Chris, authority is implied in those verses. It is the way God intended it to be within the family structure. I am responsible for my household and am the head of it as God intended and with that comes authority. That authority isn’t and shouldn’t be heavy handed but loving like how Christ deals with us. I have to give an account for how I ran my family, how I treated my wife, and how I raised my kids. That authority falls on the parents just as the responsibility does within those verses I quoted. Training your kids should always be redemptive in nature just as Christ chastises us. A crummy parent is one that is constantly yells and is always bothered by their kids and has no relationship with them. I am none of those.

                Again, who has the authority over my children to raise them and discipline them if the parent doesn’t?

                I haven’t read your books. I stumbled across the article as I have gone through several days of reading and praying on the subject and started to do a google search and your blog showed up a couple pages into my search.

              • http://www.chrisjeub.com/ Chris Jeub

                I agree, your parents spanking your kids is over the line. I’d encourage you to focus on that, not the authority you find “implied” in a bunch of parenting verses. “Let us do the disciplining around here” is much more persuasive than “you are usurping my biblical authority as a parent.”

                Come to think of it, the way you explained it, they didn’t usurp authority. They just disciplined your kid. It sounds like just a hasty snapping, nothing sinister. If that’s the worst thing that has happened, I think you’ve got it pretty good. You may find a gentle response the best.

                And I’m glad you stumbled across this article and voiced your disagreement. And I’m glad I found myself in a feisty enough mood to answer you. This may be a God-thing. I hope your talk goes well.

  • ciera

    I really recommend professional counseling if it comes to the point where the families just cannot get along.You would be surprised what an objective, intervening third party can do.They can help set up boundaries,decide how to agree in advance, and how to react to a given situation,
    This is especially helpful when you have children,because you don’t want to send them conflicting signals.It’s imperative that you all be on the same page in regards to them,and counseling can certainly help.jmo.

    • yinyangbalance

      sorry but counselors are all about destruction not building up. Their goal is to tear down authority especially fathers.

  • http://www.chrisjeub.com/ Chris Jeub

    Here’s a similar idea from my friend, Ken Davis: http://www.kendavis.com/relationships-2/generational-synergy/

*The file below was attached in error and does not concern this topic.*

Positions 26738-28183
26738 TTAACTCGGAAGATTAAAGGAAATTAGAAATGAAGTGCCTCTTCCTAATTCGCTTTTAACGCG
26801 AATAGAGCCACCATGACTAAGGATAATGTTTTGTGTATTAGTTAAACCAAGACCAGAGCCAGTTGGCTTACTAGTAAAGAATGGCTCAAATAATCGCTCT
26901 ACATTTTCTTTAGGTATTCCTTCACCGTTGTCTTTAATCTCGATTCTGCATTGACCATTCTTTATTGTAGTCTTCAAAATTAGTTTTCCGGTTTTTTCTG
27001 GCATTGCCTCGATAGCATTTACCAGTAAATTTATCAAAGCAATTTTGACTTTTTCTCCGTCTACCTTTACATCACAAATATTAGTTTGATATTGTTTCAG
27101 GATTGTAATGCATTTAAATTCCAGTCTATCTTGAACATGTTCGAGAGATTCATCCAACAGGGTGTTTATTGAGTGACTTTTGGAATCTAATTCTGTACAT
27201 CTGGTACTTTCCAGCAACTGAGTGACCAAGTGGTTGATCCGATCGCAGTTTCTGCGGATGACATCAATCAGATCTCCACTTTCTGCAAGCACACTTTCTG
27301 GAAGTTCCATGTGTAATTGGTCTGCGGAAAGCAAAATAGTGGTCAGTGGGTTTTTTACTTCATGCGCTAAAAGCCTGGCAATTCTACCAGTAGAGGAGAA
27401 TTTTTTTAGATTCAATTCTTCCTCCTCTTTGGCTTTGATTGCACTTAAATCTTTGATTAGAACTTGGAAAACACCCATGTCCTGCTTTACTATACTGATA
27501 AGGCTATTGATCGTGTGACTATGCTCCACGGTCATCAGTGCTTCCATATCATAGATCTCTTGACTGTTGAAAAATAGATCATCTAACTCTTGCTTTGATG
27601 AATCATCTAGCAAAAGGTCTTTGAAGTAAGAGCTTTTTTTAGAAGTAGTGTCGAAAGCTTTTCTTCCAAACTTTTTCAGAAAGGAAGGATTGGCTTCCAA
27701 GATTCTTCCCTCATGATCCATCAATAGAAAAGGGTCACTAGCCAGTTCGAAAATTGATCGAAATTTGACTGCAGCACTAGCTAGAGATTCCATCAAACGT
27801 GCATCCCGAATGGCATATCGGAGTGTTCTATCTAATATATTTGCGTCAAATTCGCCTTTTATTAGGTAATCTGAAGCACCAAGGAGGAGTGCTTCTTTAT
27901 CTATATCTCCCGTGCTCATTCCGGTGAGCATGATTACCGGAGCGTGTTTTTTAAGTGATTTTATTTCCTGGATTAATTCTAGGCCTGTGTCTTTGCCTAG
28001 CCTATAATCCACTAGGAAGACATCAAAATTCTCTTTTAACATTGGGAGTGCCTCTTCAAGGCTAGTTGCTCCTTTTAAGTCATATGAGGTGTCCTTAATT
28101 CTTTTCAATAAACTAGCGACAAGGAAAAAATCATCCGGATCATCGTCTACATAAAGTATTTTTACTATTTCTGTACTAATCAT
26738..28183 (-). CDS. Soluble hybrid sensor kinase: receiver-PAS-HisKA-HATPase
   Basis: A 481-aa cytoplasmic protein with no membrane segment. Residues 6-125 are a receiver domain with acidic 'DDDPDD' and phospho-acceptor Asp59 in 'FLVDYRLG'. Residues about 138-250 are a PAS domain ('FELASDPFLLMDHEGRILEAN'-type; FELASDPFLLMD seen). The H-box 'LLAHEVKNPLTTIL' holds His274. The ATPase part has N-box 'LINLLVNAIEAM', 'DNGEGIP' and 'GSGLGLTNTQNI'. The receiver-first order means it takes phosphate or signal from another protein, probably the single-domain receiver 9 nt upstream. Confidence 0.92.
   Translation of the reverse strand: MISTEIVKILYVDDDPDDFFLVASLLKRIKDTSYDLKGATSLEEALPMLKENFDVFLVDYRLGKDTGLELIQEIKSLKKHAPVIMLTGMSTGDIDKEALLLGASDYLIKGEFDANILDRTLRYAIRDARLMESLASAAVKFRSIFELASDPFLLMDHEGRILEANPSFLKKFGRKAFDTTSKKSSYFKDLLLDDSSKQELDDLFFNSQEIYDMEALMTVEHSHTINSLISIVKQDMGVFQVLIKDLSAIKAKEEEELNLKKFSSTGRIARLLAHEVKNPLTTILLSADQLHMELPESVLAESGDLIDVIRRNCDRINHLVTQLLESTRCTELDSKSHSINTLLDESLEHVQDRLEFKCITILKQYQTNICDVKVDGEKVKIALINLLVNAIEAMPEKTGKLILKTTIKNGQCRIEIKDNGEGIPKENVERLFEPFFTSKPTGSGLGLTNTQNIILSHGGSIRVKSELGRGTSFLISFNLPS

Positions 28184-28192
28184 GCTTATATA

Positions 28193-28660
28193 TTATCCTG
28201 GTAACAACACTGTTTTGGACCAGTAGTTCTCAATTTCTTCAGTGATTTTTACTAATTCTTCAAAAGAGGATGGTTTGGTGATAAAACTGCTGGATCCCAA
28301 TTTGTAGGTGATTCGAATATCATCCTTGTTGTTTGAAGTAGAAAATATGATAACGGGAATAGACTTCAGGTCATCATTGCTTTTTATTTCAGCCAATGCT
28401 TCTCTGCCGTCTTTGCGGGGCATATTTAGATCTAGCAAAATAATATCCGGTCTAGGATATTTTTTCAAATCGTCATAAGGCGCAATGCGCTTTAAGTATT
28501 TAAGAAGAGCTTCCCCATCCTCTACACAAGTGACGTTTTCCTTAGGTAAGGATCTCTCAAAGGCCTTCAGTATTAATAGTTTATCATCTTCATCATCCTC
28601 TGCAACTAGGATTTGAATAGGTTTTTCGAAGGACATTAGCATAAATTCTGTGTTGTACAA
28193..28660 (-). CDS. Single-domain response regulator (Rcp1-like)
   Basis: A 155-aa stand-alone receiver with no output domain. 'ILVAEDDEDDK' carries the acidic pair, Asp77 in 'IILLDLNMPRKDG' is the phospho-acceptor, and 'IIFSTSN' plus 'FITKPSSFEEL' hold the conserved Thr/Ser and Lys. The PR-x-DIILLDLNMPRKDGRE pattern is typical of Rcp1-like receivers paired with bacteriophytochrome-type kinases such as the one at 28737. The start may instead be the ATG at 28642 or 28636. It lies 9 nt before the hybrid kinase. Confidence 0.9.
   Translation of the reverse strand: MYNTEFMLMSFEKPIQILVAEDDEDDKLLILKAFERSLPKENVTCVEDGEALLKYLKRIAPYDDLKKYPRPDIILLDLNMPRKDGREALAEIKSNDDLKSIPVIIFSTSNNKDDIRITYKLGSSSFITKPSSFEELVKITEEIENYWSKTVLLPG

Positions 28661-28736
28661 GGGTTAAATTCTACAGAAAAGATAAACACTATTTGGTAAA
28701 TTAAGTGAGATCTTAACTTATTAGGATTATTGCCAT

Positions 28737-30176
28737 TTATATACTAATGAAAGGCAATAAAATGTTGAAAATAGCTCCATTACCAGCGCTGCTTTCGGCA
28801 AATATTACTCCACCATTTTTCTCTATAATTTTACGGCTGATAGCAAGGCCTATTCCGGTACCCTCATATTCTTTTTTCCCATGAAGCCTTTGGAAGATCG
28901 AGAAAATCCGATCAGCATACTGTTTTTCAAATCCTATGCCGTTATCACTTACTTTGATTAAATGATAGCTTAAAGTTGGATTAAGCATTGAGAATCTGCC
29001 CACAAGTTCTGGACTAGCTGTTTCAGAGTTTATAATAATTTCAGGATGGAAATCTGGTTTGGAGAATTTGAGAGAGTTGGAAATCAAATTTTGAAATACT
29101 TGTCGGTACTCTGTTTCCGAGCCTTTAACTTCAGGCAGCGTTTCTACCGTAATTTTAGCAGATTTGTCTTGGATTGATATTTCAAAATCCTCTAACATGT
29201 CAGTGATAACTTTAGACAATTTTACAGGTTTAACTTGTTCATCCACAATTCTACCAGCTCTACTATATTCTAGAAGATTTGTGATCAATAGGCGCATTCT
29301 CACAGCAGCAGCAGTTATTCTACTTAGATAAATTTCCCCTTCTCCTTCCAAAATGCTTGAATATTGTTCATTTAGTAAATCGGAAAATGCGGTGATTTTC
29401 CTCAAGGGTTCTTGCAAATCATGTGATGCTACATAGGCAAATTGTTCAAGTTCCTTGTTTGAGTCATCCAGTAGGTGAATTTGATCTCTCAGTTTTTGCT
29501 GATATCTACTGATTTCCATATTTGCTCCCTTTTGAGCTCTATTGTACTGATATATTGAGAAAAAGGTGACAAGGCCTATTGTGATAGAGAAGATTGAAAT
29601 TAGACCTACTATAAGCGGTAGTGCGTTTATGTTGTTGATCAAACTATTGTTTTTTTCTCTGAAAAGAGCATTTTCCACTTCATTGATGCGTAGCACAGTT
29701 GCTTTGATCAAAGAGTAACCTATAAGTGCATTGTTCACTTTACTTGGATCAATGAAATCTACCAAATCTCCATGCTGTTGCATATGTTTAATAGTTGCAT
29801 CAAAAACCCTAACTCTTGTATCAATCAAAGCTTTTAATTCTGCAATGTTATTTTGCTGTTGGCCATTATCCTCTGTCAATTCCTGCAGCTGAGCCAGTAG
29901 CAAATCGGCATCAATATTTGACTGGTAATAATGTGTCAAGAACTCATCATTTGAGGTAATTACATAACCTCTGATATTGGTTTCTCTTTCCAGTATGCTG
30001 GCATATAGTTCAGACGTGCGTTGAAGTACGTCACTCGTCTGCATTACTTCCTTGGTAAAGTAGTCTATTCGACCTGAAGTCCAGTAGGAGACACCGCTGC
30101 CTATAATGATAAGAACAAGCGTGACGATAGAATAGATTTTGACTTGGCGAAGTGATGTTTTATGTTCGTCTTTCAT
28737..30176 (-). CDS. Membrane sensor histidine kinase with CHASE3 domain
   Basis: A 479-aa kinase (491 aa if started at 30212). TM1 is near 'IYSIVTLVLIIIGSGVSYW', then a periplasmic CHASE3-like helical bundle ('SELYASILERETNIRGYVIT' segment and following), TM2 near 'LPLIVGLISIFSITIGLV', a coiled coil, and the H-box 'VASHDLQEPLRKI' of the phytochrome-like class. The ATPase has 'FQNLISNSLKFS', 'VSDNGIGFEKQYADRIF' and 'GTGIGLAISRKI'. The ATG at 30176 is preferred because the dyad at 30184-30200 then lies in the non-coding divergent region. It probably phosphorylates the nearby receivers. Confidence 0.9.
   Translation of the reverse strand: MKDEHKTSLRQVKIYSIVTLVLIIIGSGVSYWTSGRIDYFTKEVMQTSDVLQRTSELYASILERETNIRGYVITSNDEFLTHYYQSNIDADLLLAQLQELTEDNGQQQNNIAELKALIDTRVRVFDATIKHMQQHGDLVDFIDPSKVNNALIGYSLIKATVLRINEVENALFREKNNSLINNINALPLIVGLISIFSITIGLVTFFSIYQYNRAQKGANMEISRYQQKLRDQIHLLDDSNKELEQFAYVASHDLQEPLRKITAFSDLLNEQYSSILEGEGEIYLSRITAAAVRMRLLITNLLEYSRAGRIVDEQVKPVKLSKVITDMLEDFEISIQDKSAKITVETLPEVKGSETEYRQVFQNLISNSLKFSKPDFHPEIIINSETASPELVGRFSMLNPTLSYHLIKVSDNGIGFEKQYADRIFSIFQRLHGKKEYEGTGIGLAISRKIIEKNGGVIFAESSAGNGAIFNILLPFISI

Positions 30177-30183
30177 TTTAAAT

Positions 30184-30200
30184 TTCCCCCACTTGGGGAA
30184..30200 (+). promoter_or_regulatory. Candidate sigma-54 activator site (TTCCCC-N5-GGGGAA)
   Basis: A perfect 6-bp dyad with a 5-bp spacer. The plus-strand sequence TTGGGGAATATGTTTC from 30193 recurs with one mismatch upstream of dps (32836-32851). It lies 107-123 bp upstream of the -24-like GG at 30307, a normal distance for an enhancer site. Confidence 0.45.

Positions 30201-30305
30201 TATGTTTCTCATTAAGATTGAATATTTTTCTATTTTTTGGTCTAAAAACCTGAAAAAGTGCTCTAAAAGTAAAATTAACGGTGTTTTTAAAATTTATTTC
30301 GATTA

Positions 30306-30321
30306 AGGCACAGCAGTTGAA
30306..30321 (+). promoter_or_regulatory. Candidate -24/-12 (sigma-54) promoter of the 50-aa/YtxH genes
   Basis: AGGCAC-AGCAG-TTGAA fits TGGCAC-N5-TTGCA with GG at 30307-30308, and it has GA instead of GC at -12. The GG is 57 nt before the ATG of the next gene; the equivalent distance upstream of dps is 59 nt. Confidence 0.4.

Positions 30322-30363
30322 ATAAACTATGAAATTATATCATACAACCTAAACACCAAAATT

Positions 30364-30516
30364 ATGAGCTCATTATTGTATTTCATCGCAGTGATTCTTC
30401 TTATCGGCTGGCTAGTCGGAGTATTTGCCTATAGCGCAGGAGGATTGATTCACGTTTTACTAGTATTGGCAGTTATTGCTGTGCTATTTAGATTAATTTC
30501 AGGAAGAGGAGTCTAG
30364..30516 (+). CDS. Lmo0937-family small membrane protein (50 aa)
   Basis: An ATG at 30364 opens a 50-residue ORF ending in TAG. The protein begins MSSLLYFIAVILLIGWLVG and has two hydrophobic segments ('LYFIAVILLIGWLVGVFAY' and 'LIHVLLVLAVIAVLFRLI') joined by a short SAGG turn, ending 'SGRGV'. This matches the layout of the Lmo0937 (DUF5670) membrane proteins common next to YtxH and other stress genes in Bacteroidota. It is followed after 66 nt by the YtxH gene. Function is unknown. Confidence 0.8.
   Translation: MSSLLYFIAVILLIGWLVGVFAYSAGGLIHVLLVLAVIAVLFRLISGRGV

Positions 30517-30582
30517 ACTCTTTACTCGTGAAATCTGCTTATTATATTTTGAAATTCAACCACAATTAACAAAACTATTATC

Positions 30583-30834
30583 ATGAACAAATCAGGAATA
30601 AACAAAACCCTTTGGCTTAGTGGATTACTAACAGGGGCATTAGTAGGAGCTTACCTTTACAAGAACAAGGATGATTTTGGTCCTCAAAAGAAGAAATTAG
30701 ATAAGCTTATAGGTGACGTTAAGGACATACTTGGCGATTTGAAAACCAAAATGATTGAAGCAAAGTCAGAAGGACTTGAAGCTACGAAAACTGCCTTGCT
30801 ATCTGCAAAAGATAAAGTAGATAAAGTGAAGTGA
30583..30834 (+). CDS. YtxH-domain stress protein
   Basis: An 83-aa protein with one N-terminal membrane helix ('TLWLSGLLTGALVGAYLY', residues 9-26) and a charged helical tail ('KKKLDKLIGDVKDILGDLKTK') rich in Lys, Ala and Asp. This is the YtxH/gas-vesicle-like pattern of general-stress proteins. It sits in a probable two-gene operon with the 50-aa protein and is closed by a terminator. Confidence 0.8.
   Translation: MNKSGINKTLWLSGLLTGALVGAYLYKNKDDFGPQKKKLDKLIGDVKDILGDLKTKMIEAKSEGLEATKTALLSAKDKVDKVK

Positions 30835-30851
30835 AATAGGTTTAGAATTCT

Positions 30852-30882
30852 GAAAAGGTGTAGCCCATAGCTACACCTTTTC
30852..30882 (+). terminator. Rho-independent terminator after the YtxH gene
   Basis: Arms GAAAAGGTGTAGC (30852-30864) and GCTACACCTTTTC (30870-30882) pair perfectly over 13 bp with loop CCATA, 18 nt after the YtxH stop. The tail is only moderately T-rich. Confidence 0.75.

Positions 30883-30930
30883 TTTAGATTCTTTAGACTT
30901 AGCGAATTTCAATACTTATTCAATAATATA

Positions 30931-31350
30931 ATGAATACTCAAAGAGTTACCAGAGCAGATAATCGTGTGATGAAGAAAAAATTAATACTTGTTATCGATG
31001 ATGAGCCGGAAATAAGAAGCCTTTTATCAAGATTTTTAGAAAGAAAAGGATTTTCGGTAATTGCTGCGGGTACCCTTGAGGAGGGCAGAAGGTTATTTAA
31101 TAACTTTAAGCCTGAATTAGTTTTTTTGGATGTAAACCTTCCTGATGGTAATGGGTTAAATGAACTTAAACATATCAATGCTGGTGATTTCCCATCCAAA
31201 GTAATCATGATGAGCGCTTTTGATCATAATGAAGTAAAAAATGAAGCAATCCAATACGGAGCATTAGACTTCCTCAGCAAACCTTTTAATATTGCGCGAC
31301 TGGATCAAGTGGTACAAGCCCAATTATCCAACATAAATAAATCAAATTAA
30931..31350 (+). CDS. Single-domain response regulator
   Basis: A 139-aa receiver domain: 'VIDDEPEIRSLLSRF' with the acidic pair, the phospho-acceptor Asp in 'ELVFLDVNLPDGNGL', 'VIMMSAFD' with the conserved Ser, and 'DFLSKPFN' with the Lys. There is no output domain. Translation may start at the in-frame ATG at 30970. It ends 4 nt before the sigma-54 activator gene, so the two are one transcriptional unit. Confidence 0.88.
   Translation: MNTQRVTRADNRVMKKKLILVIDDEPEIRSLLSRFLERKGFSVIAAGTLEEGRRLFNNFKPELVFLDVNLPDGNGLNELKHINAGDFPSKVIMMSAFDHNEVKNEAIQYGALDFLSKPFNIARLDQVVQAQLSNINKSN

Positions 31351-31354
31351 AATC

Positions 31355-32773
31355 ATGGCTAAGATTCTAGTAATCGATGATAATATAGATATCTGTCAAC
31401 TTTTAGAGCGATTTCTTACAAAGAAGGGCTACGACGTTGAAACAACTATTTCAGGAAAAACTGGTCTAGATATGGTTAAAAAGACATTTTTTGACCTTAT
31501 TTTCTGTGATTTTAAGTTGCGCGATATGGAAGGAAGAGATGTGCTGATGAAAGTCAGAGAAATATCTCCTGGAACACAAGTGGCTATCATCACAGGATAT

• Rachel Gregis

    I find it very frustrating when people deal with conflict by exaggerating the other person’s ideas and making condescending statements, rather than sticking to the points in a respectful manner. I also find it very hypocritical when this is happening in response to an article written about ‘not making a huge confrontation and letting the petty things go”.

    From this statement in the comments: “Certainly any discussion about these things must be done with love and kindness, but it must be done. If the grandparent cannot talk about these issues with an open and loving mind then that is not the fault of the parent”

    …to this response by the original author …..
    “So, my parents should have had a huge confrontation about whose has authority granted by God’s Word?”

    Wait. What?

    The argument keeps being made that there is not scripture to support the point of view that parents may need to confront meddling grandparents, Yet I’ve not seen any scripture presented that says “you must never seek to improve communication with your parents or bring up issues regarding their grand-parenting style for fear of appearing petty”.

    The marriage scriptures talk of leaving the parents, ‘two becoming one’ and of no one putting asunder this union. Granted it might seem to be a far stretch to say that interfering in parenting issues is interfering in that union but really it’s not that far off. When a grandparent interferes with any aspect of how the husband and wife team ‘run’ things, whether it be their relationship, house hold duties, or parenting … they are creating a rift (divide) in the family unit and ultimately the husband/wife team.It can be anything from a mom griping about her son in law to her daughter about what he should/shouldn’t do, to a grandparent stepping in during the disciplining process and making excuses for the child. The bottom line is: It does not follow the spirit of the scriptures: building up and not tearing down.

    I for one have a great interest in protecting my marriage relationship as well as building the best support system I can within my family. Therefore, you better believe if something has the potential for harm and not good, then I will seek to find a resolution through careful and loving communication.